As noted above, while focusing our efforts on our core product strategy, we also intend to continue to advance additional partner-based development programs through existing or future alliances. We have three partner-based programs in clinical or pre-clinical development, including ALN-RSV for the treatment of RSV, ALN-VSP for the treatment of liver cancers and ALN-HTT for the treatment of HD.


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In July 2007, we entered into an amended and restated collaboration agreement with Medtronic, Inc., or Medtronic, to pursue the development of RNAi therapeutics for the treatment of neurodegenerative disorders using implantable infusion systems. ALN-HTT is an RNAi therapeutic candidate targeting the huntingtin gene, for the treatment of HD, which we have been developing in collaboration with Medtronic under this agreement. In November 2010, we and Medtronic entered into an agreement with CHDI Foundation, Inc., or CHDI, under which CHDI agreed to initially fund approximately 50% of the costs of the ALN-HTT program up to the point at which an investigational new drug application, or IND, can be filed with the United States Food and Drug Administration, or FDA, or a comparable foreign regulatory filing can be made.

In connection with our January 2012 strategic corporate restructuring, we determined to align our resources to focus on our lead programs, ALN-TTR and ALN-APC. In April 2012, as part of this alignment of resources, we exercised our option under the Medtronic agreement to opt-out of the 50-50 expense/profit share arrangement of the ALN-HTT drug-device development program and move to a royalty and milestone licensing structure.

Medtronic has the right to continue development of the ALN-HTT program. If Medtronic decides to continue the ALN-HTT program, it would assume responsibility for future development plans. We intend to transition the program to Medtronic, and intend to continue to supply ALN-HTT for the program, as well as provide technical support to Medtronic, as requested. If Medtronic continues the program, we would be compensated for the supply of ALN-HTT, and would be entitled to certain development milestones, as well as royalties on annual net sales, if any. We continue to be obligated to repay CHDI for our pro-rata share of funding received through the effective date of our opt-out, with interest, in the event that a product is ultimately commercialized from the funded research.

In addition, we and Medtronic may jointly agree to collaborate on additional product development programs for the treatment of other neurodegenerative diseases, which can be addressed by the delivery of siRNAs to the human nervous system through implantable infusion devices, under the amended and restated collaboration agreement, which remains in effect.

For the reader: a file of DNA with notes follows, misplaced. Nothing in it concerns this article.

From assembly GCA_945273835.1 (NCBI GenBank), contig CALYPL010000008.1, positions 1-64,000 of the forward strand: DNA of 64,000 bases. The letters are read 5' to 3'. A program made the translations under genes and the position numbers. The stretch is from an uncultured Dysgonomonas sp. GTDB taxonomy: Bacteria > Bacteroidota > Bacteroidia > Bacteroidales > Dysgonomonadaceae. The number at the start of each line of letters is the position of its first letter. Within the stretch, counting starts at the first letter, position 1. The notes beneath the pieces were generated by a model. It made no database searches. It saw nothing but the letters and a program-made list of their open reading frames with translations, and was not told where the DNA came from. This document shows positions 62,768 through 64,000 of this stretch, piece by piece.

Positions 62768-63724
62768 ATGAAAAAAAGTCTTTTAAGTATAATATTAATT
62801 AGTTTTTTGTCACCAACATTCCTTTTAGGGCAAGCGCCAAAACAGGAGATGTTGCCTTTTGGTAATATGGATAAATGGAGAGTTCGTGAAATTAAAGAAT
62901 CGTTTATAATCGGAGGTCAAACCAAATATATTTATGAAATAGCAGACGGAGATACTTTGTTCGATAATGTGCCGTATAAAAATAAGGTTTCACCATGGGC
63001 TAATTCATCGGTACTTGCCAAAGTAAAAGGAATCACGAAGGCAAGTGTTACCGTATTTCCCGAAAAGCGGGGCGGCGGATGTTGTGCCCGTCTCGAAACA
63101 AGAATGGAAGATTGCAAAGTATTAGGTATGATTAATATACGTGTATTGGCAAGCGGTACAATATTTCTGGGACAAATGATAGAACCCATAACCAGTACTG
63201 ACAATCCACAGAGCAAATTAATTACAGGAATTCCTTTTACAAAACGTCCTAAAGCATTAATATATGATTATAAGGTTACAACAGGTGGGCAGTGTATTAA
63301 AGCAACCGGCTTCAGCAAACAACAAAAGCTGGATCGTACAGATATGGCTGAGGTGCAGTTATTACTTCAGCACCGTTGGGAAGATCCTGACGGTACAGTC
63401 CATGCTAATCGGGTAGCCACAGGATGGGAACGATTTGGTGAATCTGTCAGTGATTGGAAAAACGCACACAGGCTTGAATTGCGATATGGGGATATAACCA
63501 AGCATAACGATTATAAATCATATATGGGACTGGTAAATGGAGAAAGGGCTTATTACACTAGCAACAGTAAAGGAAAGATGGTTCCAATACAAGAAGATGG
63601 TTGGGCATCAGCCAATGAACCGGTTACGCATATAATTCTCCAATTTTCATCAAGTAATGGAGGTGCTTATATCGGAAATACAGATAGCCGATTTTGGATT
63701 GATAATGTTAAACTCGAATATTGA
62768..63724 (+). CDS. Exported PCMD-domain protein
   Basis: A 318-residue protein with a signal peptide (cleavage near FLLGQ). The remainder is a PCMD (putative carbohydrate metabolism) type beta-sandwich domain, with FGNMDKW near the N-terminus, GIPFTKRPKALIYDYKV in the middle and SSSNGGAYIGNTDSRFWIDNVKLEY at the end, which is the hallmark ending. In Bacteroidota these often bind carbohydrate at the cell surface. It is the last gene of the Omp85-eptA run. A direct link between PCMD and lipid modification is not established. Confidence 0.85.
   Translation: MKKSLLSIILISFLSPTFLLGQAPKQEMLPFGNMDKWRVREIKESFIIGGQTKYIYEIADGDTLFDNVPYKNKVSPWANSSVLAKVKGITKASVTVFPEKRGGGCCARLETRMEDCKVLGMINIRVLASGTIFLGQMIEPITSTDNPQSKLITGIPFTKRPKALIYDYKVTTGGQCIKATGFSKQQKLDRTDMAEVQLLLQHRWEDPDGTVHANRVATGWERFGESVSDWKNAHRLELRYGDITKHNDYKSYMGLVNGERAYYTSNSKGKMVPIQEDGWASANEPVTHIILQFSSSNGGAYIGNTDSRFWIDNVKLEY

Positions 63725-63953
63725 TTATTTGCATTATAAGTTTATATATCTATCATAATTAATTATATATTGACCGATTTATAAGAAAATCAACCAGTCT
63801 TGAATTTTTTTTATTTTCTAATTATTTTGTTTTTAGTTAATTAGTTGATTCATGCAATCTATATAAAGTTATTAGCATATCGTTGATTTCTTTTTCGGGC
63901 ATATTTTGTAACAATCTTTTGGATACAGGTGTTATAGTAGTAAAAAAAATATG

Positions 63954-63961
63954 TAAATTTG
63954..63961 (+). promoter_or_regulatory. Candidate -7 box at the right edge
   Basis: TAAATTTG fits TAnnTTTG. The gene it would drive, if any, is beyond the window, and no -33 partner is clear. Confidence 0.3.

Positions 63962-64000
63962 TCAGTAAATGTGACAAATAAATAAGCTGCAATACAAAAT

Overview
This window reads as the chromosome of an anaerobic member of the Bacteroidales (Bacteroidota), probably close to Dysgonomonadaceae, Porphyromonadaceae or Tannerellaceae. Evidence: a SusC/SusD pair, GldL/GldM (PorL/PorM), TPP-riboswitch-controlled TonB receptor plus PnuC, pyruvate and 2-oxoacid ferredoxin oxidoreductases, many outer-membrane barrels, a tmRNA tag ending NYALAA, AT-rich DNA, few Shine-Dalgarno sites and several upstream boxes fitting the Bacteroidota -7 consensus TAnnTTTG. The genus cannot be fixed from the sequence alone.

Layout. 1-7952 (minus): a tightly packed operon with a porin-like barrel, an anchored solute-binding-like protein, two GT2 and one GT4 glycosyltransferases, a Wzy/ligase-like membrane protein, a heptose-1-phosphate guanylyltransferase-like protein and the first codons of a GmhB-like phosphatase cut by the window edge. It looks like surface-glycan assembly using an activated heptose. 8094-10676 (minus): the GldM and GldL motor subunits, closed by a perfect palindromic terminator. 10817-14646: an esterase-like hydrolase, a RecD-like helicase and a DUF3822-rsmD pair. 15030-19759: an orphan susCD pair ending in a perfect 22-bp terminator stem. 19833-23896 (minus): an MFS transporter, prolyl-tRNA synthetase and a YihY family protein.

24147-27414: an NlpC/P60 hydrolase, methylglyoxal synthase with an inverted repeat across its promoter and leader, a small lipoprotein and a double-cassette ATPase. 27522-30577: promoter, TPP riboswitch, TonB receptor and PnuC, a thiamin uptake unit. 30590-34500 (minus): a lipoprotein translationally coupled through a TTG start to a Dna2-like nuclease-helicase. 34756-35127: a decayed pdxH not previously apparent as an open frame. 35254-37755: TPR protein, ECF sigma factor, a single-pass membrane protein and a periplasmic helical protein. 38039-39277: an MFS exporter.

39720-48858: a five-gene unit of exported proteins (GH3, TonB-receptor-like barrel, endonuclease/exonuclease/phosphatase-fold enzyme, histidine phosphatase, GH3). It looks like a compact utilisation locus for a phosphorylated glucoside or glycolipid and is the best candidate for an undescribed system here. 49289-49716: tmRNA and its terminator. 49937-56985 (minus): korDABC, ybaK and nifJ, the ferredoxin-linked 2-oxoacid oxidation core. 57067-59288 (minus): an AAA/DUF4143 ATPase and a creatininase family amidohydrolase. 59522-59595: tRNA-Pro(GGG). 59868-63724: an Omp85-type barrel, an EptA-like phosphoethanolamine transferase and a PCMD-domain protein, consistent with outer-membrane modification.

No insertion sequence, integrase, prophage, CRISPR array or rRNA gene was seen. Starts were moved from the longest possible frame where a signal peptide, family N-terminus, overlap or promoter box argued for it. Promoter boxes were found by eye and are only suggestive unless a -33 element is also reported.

We continue to work internally and with third-party collaborators with the goal of developing new technologies to deliver our RNAi therapeutics both directly to specific sites of disease, and systemically by intravenous or subcutaneous administration. We have numerous RNAi therapeutic delivery collaborations and intend to continue to collaborate with government, academic and corporate third parties to evaluate different delivery options.

We believe that the strength of our intellectual property portfolio relating to the development and commercialization of siRNAs as therapeutics provides us a leading position with respect to this therapeutic modality. Our intellectual property portfolio includes ownership of, or exclusive rights to, issued patents and pending patent applications claiming fundamental features of siRNAs and RNAi therapeutics as well as those claiming crucial chemical modifications and promising delivery technologies. We believe that no other company possesses a portfolio of such broad and exclusive rights to the patents and patent applications required for the commercialization of RNAi therapeutics. Given the importance of our intellectual property portfolio to our business operations, we intend to vigorously enforce our rights and defend against challenges that have arisen or may arise in this area.

In addition, our expertise in RNAi therapeutics and broad intellectual property estate have allowed us to form alliances with leading pharmaceutical companies, including Isis Pharmaceuticals, Inc., or Isis, Medtronic, Novartis Pharma AG, or Novartis, Biogen Idec Inc., or Biogen Idec, F. Hoffmann-La Roche Ltd, or Roche (which assigned its rights and obligations to Arrowhead Research Corporation, or Arrowhead, during 2011), Takeda Pharmaceutical Company Limited, or Takeda, Kyowa Hakko Kirin Co., Ltd., or Kyowa Hakko, and Cubist Pharmaceuticals, Inc., or Cubist. We have previously entered, and in the future we intend to enter, into contracts with government agencies, including the National Institute of Allergy and Infectious Diseases, or NIAID, a component of the National Institutes of Health, or NIH. We have also established collaborations with and, in some instances, received funding from, major medical and disease associations, including CHDI. Finally, to further enable the field and monetize our intellectual property rights, we also grant licenses to biotechnology companies for the development and commercialization of RNAi therapeutics for specified targets in which we have no direct strategic interest, under our InterfeRxtm program, and to research companies that commercialize RNAi reagents or services under our research product licenses.